In my last article, I talked about ways to shake up your design templates, mainly aimed at fix and flip investors. Of course, the landlords care somewhat, the wholesalers couldn’t care less, and note investors can just go to the next blog article now. Last week’s focus was on design inspiration — or where to go to fill your head full of the ideas everyone wants. I did forget to tell you to do your homework, but I’m assuming that you all went out and stuffed your heads full of design ideas by now, right? I mean, they were FREE resources! Now that you have the inspiration, let’s talk about implementation — on a budget.
8 Clever Ways to Save Big Bucks on Your Next Fix & Flip
I’ve used and abused my Amazon.com account for years now. Prime membership? Of course. Order at least one thing a week? Certainly! Order a ton of cheap snacks and beverages to my Disney hotel room for a week long trip, including a virtual pallet of 24 Monster Energy drinks? Have you met me? Absolutely!
One thing I didn’t realize they had was items that work for the real estate side of my life. My current rehab on the market (which is hotter than the sun itself) has all of its kitchen cabinet hardware, fire alarms, carbon monoxide detectors, and stove vent hood from Amazon. Home Depot and Lowes wanted $5 per cabinet handle for satin nickel, and I got a pack of 25 for $30 from Amazon.
They showed up two days later and were great quality. I don’t know if you are keeping track at home, but that is a HUGE savings. The vent hood was $150 at the local big box home improvement store and cost $79 for something similar. They don’t have everything (I couldn’t find the hinges I was looking for), but next remodel I have, I’ll check on everything from door knobs to light fixtures and compare prices and likely save a ton of money.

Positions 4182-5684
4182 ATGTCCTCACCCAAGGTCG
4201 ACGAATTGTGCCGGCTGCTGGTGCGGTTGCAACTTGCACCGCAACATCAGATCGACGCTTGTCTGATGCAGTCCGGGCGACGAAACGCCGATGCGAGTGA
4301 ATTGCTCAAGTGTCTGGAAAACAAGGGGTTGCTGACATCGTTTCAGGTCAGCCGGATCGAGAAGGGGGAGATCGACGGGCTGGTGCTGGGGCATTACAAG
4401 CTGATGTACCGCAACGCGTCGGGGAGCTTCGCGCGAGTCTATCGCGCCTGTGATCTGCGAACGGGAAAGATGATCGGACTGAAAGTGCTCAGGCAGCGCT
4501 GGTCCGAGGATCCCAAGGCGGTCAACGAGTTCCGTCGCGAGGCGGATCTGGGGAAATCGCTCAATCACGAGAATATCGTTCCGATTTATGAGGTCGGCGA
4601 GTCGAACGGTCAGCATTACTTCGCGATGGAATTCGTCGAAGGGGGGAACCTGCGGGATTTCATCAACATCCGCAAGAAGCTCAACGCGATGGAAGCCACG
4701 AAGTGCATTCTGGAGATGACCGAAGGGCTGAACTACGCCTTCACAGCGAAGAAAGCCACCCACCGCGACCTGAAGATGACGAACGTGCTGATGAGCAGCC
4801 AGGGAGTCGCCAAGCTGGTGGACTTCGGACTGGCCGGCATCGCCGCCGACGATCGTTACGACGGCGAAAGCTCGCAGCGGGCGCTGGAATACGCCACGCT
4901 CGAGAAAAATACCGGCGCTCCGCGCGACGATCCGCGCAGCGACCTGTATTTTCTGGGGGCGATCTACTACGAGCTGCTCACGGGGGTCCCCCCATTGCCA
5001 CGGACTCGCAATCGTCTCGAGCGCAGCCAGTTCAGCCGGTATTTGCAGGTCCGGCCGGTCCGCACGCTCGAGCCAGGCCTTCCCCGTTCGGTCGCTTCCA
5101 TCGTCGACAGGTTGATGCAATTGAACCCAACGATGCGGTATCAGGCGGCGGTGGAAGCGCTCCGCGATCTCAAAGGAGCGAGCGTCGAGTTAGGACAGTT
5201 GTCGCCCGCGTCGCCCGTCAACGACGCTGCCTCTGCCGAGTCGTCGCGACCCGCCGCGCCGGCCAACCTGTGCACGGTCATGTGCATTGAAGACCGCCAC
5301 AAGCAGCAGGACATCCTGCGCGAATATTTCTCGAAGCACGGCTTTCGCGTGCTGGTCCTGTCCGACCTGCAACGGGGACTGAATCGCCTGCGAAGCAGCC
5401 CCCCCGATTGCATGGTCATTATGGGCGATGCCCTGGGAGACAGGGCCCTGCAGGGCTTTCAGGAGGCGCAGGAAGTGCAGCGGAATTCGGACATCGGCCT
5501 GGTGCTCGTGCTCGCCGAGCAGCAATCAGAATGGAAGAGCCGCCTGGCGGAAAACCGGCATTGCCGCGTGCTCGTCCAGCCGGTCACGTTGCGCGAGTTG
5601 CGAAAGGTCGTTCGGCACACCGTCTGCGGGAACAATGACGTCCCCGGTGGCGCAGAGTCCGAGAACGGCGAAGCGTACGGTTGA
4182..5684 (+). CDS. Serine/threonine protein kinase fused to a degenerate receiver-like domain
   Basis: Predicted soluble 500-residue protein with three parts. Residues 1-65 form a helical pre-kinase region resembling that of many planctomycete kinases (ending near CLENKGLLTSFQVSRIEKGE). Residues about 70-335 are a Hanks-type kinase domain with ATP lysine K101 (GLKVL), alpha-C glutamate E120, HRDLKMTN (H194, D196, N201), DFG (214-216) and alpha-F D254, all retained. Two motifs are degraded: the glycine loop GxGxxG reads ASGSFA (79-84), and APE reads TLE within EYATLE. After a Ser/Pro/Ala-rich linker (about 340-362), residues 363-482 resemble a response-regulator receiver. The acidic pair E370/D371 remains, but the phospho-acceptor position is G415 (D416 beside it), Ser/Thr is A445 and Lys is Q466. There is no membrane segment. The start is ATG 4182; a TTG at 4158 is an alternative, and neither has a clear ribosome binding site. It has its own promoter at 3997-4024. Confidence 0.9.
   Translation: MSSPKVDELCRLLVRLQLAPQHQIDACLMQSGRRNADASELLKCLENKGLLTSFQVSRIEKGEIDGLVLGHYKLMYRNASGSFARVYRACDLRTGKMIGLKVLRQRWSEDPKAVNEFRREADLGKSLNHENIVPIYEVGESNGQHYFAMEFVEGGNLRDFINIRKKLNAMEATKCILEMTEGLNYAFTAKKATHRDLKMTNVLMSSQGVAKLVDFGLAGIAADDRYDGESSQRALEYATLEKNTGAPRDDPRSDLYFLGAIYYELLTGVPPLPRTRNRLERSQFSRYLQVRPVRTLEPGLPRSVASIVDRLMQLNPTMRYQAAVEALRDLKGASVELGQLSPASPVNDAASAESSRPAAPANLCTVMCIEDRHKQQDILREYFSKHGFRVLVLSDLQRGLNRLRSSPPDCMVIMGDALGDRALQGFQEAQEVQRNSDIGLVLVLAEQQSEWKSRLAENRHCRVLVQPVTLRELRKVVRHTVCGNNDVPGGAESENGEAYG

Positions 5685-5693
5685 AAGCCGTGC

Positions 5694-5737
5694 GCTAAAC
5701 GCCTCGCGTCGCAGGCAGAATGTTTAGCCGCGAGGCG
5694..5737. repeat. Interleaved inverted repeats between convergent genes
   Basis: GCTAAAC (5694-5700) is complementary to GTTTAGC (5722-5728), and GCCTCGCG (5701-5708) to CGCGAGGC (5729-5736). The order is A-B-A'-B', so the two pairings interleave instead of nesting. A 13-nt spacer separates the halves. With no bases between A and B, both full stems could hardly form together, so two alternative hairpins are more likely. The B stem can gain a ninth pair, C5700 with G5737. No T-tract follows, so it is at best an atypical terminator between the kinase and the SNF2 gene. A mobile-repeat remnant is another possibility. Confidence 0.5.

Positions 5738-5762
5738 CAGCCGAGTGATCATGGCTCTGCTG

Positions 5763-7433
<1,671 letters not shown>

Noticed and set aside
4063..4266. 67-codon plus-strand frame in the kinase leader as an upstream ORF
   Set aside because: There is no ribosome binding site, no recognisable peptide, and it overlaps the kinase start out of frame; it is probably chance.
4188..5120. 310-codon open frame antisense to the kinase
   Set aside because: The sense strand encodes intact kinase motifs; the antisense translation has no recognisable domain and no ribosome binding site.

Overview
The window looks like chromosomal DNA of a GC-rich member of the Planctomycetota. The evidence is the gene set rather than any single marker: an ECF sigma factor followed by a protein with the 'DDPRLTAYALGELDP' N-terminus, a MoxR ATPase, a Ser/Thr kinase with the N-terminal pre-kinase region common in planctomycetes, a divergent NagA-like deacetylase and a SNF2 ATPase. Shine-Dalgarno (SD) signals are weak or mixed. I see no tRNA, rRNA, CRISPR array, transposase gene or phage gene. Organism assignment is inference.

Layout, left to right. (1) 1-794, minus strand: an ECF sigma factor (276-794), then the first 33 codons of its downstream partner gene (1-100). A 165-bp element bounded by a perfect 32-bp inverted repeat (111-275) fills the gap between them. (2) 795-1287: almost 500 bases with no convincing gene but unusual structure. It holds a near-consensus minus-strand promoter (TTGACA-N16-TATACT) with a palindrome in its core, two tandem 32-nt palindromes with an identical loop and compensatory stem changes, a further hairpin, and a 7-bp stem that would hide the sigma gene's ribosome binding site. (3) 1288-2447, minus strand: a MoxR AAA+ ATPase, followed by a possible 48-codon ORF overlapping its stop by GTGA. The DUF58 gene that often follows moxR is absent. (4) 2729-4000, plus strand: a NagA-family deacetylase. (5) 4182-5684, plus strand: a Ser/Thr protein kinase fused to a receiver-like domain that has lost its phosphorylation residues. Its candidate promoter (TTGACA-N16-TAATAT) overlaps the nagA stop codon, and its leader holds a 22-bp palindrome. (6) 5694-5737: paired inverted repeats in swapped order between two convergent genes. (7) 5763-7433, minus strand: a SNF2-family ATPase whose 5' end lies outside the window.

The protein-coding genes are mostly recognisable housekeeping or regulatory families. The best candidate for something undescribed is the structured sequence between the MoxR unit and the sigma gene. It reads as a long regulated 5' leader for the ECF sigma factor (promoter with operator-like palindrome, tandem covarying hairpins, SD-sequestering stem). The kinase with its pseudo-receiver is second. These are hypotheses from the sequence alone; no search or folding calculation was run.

Three to four reputable fix and flip investors I know kept talking to me about this site, and of course it took me a little time to actually check it out. Holy moly! This place is design central for the cheapo. That’s me! After discovering the actual brand of the specialty custom hinges that went on my last 1960s kitchen, I found them on build.com for $1.50 each. I’m already looking at their large selection of lighting, bath fixtures, and everything in between for my next project.
Like I said before, if you are thinking of copying popular design on the cheap, someone out there has thought of it and put out a blog or video about how to do it. Case in point, when I was looking for a shiplap look without the cost. A quick Google search led me to a blog where a nice lady detailed buying 5mm plywood, cutting it into 6 inch strips, and nailing them to the wall with nickels for spacers. Then paint the whole thing white, and the average person wouldn’t know if you paid $1,000 or $100 for that trendy look! I’m looking to do a bit of this exact same thing on my own house. Thanks, Google, for connecting me to my fellow frugal people!
Big Box Clearance and Sales
Your local Lowes, Home Depot, and Menards (whatever that is, I’m on the West coast) are frequently making room for new inventory and styles, while getting rid of returned scratched and dented stuff. Stuff like what? Pretty much everything from lighting to appliances and everything in between. If you can hunt and peck through their frequent clearance items or get to know the appliance department, you can score the look you want for much less. Couple that with yearly sales — where I’ve known fix and flippers who pick up 4-5 entire sets of appliances on a Black Friday blowout — then warehouse the appliances for future jobs. Retail prices are for suckers!
Right up there with vinyl flooring, laminate countertops have the same stigma of always being in a 1960s kitchen that looks terrible. Nobody actually uses this dinosaur of a material still, right? Wrong! Like all methods and technology, it eventually got much better. The finishes, the edges, and the patterns have come so far, that for the price, we have been laminating all the houses we get!